A Realist Review of How Community-Based Drug Checking Services Could Be Designed and Implemented to Promote Engagement of People Who Use Drugs



Masterton W, Falzon D, Burton G, Carver H, Wallace B, Aston EV, Sumnall H, Measham F, Gittins R, Craik V, Schofield J, Little S & Parkes T (2022) A Realist Review of How Community-Based Drug Checking Services Could Be Designed and Implemented to Promote Engagement of People Who Use Drugs. International Journal of Environmental Research and Public Health, 19 (19), Art. No.: 11960.

With rising numbers of drug-related deaths in the UK and globally, exploration of interventions that seek to reduce drug-related harm is essential. Drug checking services (DCS) allow people to submit drug samples for chemical analysis and receive feedback about the sample, as well as harm reduction advice. The use of DCS is often linked to festival and/or nightlife settings and to so-called ‘recreational’ drug use, but research has also shown the potential of community-based DCS as an intervention serving more varied demographics of people who use drugs, including more marginalised individuals and those experiencing drug dependence. Whilst there is a growing evidence base on the effectiveness of drug checking as a harm reduction intervention, there is still limited evidence of the underlying mechanisms and processes within DCS which may aid implementation and subsequent engagement of people who use drugs. This presents a challenge to understanding why engagement differs across types of DCS, and how best to develop and deliver services across different contexts and for different populations. To explore the contexts and mechanisms which impact engagement in community-based DCS, a realist review was undertaken to synthesise the international evidence for the delivery and implementation of DCS. There were 133 sources included in the review. From these sources the underlying contexts, mechanisms, and outcomes relating to DCS implementation and engagement were developed and refined into seven programme theories. The findings of this review are theoretically novel and hold practical relevance for the design of DCS, with implications for optimisation, tailoring, and implementing services to reach individuals in different settings.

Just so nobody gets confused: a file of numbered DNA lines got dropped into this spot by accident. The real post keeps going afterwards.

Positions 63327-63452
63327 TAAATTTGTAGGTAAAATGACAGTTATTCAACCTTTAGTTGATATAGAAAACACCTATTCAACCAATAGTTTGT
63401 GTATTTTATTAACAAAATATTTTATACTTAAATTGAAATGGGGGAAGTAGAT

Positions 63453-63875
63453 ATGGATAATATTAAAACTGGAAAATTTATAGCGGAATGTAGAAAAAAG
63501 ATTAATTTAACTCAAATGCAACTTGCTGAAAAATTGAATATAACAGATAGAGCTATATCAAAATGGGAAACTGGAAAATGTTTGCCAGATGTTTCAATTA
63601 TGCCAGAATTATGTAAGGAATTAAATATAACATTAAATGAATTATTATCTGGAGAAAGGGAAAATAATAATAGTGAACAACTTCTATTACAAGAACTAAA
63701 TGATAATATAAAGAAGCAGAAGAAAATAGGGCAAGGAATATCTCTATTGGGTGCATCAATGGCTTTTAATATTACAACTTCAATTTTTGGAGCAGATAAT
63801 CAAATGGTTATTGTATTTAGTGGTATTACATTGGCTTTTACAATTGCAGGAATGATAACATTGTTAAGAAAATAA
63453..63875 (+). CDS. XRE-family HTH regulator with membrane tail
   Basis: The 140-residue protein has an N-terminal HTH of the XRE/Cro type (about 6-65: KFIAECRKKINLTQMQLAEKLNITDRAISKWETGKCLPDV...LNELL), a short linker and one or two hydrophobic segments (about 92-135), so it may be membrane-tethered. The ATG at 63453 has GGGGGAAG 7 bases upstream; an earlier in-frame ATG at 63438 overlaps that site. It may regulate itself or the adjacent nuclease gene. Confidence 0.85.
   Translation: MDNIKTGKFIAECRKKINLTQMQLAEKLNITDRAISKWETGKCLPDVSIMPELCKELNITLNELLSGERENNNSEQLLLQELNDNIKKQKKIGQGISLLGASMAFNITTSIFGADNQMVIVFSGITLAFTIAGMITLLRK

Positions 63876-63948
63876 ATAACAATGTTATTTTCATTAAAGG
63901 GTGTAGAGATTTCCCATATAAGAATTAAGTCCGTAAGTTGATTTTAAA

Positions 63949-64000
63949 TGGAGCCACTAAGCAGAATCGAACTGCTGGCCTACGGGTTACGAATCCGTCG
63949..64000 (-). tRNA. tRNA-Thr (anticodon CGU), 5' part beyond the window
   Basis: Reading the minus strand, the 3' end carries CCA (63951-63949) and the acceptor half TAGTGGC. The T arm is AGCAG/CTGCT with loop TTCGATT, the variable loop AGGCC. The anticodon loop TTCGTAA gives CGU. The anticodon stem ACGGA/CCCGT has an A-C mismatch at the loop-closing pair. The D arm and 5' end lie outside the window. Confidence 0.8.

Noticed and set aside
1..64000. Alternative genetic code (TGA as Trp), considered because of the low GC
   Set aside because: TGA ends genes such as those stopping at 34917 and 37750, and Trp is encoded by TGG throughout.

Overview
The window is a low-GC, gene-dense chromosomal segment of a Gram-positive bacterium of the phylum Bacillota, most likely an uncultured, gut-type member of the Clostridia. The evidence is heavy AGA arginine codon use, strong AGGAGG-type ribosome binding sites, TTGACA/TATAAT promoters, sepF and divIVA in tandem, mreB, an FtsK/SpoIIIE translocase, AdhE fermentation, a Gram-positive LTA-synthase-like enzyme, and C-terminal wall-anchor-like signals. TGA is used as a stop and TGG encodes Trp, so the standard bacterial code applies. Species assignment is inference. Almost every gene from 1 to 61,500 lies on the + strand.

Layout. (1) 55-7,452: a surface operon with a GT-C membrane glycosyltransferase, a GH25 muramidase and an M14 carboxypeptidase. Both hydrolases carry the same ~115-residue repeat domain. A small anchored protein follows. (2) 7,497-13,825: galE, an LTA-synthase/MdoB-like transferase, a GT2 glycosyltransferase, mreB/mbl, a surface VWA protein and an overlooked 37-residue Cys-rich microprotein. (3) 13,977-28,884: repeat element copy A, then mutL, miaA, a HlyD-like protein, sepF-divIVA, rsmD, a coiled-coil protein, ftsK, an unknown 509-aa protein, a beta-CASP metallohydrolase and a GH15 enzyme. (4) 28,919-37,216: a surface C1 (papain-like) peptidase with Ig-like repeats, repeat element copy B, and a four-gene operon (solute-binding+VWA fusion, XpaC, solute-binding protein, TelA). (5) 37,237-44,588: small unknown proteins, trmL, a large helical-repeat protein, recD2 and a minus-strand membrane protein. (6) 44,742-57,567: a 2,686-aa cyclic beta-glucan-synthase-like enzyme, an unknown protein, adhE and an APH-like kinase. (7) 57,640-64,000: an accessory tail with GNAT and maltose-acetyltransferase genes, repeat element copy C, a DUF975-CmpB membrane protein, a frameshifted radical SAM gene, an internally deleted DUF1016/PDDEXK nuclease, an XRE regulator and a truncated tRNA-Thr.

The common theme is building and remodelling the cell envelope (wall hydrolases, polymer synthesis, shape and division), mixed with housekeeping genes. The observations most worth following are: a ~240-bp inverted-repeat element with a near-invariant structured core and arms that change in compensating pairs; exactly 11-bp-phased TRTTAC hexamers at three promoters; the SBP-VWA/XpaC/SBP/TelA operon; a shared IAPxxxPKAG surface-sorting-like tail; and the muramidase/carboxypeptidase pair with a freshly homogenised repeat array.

drug checking; harm reduction; substance use; drug intervention

International Journal of Environmental Research and Public Health: Volume 19, Issue 19

FundersCORRA Foundation
Publication date31/10/2022
Publication date online22/09/2022
Date accepted by journal15/09/2022

People (6)


Doctor Gillian Burton
Doctor Gillian Burton

PhD Researcher, Sociology, Social Policy & Criminology

Dr Hannah Carver
Dr Hannah Carver

Lecturer in Substance Use, Sociology, Social Policy & Criminology

Mr Danilo Falzon
Mr Danilo Falzon

Research Assistant, Faculty of Social Sciences

Dr Wendy Masterton
Dr Wendy Masterton

Lecturer in Criminology, Sociology, Social Policy & Criminology

Professor Tessa Parkes
Professor Tessa Parkes

Professor, Faculty of Social Sciences

Mr Joe Schofield
Mr Joe Schofield

Research Fellow, Faculty of Social Sciences

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